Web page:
A resonance region selection gradient magnetic field may include a first resonance region selection gradient magnetic field Gr1, a second resonance region selection gradient magnetic field Gr2, and a third resonance region selection gradient magnetic field Gr3. The first resonance region selection gradient magnetic field Gr1, the second resonance region selection gradient magnetic field Gr2, and the third resonance region selection gradient magnetic field Gr3 may provide gradient magnetic fields with respect to different directions. The resonance region selection gradient magnetic field may be applied before the second measurement bias magnetic field Bm2 is applied. Thus, a specific region may resonate with the coherent biomagnetic field due to the resonance region selection magnetic field.
  • [0173]
    The magnitude of the resonance region selection gradient magnetic field may be scanned such that the sum of the magnitude of the resonance region selection gradient magnetic field and the magnitude of the first measurement magnetic field corresponds to the oscillation frequency of the coherent biomagnetic field. Thus, a selected region may be changed.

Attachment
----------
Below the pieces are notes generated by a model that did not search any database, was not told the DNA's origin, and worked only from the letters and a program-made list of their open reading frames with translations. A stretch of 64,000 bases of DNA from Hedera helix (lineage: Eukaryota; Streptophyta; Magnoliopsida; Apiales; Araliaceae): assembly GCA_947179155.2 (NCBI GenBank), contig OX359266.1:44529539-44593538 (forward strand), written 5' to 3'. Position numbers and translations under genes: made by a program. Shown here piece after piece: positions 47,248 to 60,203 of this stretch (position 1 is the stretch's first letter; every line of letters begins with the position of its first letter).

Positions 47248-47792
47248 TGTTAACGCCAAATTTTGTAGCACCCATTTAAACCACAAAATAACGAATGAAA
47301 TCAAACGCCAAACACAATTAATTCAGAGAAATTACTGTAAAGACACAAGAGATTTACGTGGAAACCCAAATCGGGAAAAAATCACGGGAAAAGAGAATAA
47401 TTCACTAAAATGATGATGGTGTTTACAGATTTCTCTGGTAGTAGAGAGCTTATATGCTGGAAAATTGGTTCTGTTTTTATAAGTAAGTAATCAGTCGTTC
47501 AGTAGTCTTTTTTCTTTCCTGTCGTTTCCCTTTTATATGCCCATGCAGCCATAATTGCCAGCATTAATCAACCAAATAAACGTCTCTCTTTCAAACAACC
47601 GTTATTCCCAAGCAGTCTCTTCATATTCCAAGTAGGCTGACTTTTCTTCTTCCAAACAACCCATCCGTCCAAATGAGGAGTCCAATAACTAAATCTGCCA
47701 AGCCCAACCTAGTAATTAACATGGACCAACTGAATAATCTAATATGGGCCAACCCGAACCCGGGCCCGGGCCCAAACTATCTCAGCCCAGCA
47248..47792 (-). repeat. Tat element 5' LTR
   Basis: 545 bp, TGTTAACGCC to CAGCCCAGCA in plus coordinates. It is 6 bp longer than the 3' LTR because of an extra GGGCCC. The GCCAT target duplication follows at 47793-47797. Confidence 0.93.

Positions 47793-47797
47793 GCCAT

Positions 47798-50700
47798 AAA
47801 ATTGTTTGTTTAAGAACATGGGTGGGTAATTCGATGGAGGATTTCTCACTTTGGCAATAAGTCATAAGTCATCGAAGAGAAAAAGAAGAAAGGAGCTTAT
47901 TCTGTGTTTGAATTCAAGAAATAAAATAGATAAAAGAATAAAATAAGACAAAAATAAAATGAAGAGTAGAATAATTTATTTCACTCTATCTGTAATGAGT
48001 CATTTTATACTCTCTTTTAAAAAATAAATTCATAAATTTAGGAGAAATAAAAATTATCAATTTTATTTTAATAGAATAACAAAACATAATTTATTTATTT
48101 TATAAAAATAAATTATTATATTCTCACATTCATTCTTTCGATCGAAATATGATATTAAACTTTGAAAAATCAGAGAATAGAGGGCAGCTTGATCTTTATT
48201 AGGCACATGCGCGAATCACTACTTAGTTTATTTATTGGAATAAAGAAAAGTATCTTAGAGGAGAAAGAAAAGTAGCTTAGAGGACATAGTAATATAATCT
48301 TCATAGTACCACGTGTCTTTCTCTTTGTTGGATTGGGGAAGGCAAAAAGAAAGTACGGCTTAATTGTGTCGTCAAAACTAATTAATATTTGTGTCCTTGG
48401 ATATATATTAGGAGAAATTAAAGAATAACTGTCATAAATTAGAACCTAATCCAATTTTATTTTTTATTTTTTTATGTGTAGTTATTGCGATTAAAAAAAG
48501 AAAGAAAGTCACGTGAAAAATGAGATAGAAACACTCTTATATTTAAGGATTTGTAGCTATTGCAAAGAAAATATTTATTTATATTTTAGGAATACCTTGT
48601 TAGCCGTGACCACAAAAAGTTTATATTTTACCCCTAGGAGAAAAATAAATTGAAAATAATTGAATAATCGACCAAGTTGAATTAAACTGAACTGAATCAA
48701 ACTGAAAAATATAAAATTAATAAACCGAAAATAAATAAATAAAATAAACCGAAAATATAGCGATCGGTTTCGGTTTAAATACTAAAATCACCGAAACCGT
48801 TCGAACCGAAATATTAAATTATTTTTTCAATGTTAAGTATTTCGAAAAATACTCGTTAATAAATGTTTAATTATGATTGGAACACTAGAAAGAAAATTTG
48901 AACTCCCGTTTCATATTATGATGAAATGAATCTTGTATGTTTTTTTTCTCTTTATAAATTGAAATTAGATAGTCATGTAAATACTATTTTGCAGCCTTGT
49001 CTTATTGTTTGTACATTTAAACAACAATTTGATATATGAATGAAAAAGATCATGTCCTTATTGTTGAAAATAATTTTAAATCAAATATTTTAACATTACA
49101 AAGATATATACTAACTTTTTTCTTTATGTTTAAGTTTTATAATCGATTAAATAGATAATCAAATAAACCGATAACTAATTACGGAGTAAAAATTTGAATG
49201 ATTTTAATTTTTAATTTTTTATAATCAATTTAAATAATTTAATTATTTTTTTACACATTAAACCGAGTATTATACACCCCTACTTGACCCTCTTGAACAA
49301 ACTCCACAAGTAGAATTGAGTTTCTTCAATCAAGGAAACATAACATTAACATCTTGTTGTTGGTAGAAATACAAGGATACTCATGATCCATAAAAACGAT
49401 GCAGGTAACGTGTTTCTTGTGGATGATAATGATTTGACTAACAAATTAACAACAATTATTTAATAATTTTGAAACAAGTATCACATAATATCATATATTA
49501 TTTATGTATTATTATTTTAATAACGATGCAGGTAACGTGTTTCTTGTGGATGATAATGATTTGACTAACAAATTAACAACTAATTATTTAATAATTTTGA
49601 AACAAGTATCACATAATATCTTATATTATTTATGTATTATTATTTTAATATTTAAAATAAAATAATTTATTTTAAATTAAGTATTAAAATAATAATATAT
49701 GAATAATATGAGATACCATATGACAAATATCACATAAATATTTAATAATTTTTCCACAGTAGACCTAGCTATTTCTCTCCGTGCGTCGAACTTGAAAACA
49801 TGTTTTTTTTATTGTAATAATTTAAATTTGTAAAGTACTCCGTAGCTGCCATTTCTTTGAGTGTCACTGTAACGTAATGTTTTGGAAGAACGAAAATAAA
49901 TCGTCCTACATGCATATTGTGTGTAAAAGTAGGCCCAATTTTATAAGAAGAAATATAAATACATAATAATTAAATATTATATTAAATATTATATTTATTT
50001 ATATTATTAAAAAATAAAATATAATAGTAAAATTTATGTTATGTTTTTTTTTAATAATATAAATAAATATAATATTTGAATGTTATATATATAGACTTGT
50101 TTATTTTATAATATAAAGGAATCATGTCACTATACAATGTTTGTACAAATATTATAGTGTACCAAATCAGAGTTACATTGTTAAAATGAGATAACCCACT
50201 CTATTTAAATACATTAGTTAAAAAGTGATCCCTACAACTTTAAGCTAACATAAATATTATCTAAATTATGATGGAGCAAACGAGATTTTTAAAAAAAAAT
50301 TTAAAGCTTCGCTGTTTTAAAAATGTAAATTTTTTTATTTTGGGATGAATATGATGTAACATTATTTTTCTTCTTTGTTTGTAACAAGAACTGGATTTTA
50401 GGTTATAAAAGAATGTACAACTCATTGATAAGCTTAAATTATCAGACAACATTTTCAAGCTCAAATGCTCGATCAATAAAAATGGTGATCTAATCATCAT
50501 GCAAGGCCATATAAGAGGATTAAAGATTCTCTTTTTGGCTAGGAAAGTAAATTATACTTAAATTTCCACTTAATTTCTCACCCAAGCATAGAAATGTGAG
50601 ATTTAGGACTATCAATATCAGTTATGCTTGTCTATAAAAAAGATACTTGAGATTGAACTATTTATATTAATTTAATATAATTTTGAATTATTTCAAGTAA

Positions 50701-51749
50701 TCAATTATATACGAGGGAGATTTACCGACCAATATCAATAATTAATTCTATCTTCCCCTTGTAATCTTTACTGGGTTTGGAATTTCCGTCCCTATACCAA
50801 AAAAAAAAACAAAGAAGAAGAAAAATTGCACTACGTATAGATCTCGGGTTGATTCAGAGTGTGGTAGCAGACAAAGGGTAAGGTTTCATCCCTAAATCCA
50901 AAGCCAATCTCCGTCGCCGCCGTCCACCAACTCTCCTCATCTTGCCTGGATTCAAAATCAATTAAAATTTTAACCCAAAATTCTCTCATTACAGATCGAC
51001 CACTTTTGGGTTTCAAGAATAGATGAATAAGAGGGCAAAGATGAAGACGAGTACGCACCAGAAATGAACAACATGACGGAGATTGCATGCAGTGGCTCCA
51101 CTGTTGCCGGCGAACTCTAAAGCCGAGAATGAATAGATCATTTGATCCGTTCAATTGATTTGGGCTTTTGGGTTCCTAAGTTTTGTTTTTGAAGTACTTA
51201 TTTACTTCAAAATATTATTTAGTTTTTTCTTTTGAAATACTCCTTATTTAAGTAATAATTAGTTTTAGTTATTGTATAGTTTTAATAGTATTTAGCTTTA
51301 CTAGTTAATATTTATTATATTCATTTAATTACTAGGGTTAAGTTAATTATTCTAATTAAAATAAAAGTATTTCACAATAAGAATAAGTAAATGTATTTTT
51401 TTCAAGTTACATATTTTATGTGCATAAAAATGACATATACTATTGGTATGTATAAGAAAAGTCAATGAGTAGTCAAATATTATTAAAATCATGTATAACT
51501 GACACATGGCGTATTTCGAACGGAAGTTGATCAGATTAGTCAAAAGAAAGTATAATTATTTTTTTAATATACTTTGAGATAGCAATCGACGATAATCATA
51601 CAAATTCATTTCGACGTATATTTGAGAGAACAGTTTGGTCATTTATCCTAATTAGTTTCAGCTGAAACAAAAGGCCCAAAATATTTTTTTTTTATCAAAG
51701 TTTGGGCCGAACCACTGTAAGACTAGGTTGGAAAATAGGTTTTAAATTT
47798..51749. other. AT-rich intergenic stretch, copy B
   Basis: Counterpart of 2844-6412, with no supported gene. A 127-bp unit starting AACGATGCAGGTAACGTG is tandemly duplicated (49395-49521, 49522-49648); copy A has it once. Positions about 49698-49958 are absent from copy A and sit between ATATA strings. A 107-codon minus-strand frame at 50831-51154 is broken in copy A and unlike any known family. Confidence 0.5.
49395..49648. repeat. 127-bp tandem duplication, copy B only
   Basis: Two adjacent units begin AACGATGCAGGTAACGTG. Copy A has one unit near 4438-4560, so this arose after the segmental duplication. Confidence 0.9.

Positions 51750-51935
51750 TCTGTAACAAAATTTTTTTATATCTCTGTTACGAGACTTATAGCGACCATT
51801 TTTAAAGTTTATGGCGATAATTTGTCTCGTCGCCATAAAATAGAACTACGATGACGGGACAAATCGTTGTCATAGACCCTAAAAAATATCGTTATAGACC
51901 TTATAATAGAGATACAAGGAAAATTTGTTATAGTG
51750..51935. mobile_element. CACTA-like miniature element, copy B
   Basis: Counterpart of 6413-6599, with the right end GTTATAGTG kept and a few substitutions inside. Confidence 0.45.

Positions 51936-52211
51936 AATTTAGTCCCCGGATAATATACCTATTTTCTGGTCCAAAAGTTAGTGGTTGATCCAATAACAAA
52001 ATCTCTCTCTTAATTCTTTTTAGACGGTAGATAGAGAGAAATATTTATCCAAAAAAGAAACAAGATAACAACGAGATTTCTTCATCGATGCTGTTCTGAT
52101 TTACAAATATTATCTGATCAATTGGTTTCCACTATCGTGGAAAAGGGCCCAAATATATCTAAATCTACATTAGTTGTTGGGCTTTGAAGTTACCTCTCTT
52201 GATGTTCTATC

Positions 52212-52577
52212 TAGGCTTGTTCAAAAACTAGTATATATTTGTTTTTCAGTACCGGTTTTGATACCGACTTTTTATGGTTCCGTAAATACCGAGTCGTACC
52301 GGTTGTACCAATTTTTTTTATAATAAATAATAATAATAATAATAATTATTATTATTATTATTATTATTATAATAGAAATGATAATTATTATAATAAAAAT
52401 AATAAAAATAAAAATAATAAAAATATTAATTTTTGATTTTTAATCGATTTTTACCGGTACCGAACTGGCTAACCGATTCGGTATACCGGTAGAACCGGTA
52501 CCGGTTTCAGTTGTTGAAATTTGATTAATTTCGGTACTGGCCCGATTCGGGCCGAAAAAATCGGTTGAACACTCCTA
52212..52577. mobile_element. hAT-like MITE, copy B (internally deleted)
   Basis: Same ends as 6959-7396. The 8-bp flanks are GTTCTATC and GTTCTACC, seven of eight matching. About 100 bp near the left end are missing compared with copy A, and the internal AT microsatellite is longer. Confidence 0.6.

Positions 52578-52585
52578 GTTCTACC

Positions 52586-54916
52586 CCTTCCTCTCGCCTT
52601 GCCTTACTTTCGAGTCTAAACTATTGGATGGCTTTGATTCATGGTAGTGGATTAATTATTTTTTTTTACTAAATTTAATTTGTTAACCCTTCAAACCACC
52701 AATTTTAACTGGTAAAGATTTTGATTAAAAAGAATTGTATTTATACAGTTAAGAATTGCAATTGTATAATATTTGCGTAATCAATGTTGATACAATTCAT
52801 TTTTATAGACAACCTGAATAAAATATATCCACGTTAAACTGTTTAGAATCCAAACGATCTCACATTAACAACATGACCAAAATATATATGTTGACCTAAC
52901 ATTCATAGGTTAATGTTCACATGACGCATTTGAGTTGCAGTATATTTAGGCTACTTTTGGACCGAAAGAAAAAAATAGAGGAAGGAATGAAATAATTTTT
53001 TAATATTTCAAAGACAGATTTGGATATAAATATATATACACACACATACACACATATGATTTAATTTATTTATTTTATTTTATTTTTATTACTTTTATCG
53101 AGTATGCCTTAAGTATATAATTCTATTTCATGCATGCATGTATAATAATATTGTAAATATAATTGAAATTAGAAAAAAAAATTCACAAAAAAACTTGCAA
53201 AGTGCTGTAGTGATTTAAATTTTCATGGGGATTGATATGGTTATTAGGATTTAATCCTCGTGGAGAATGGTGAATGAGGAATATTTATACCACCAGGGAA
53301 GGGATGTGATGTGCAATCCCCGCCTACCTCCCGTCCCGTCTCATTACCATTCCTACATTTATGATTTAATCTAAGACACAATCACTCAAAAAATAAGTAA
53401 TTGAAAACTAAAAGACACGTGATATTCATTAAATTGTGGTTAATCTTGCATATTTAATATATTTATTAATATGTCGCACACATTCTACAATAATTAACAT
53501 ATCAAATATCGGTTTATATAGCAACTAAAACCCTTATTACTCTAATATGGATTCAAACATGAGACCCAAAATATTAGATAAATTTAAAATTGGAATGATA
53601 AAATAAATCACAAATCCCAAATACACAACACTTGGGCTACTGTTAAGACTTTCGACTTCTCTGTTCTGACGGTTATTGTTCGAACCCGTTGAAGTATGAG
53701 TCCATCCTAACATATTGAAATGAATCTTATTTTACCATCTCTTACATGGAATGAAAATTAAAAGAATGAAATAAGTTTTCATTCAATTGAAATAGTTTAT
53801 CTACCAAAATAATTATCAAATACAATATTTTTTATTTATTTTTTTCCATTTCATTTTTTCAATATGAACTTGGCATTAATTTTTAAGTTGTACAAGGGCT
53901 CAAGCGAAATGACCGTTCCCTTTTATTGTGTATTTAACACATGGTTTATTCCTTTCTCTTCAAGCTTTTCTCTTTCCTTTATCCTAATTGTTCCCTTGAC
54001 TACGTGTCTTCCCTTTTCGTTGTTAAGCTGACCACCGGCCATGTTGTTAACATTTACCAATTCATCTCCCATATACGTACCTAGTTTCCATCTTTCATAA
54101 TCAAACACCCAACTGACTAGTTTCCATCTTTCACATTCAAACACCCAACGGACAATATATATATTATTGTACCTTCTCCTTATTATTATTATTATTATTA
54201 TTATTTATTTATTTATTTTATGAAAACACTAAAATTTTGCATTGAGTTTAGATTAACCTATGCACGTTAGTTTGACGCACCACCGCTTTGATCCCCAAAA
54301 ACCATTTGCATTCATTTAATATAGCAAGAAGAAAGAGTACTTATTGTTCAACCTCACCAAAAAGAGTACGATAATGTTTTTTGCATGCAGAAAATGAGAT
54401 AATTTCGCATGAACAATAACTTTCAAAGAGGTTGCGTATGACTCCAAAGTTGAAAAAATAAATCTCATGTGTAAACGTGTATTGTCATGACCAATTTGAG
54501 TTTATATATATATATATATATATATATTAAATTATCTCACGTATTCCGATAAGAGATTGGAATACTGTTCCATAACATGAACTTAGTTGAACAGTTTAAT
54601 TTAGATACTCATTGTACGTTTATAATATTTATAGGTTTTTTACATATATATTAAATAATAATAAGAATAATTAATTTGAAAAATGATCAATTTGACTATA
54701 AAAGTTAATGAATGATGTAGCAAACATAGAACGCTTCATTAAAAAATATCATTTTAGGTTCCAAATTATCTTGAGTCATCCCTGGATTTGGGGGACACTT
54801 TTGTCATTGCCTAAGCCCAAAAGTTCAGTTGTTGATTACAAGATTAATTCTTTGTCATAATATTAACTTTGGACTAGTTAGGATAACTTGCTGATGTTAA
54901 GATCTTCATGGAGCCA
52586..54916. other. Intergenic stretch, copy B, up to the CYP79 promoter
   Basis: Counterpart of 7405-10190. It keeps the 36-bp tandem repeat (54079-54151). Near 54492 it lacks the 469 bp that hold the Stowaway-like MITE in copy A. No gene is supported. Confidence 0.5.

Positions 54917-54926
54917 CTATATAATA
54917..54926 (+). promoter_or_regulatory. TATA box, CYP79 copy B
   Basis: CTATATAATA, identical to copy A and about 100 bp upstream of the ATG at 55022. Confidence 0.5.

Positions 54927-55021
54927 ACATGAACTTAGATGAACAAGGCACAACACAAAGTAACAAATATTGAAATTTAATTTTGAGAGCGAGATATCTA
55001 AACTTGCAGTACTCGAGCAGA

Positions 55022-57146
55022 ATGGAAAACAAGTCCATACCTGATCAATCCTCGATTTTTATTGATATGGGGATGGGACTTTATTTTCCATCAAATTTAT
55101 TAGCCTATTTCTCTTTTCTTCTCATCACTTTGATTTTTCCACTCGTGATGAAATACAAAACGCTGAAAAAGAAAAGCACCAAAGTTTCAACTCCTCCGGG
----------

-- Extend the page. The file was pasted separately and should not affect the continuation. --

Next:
• [0174]
    The gradient echo magnetic field may be applied after the second measurement bias magnetic field Bm2. The gradient echo magnetic field may include a first gradient echo magnetic field Ge1 and a second gradient echo magnetic field Ge2 that are successively generated. The first gradient echo magnetic field Ge1 and the second gradient echo magnetic field Ge2 may be opposite in direction.
  • [0175]
    The encoding gradient magnetic field may be applied after the second measurement bias magnetic field Bm2 is applied. The encoding gradient magnetic field may include a first encoding gradient magnetic field and a second encoding gradient magnetic field. The encoding gradient magnetic field may perform at least one of frequency encoding and phase encoding.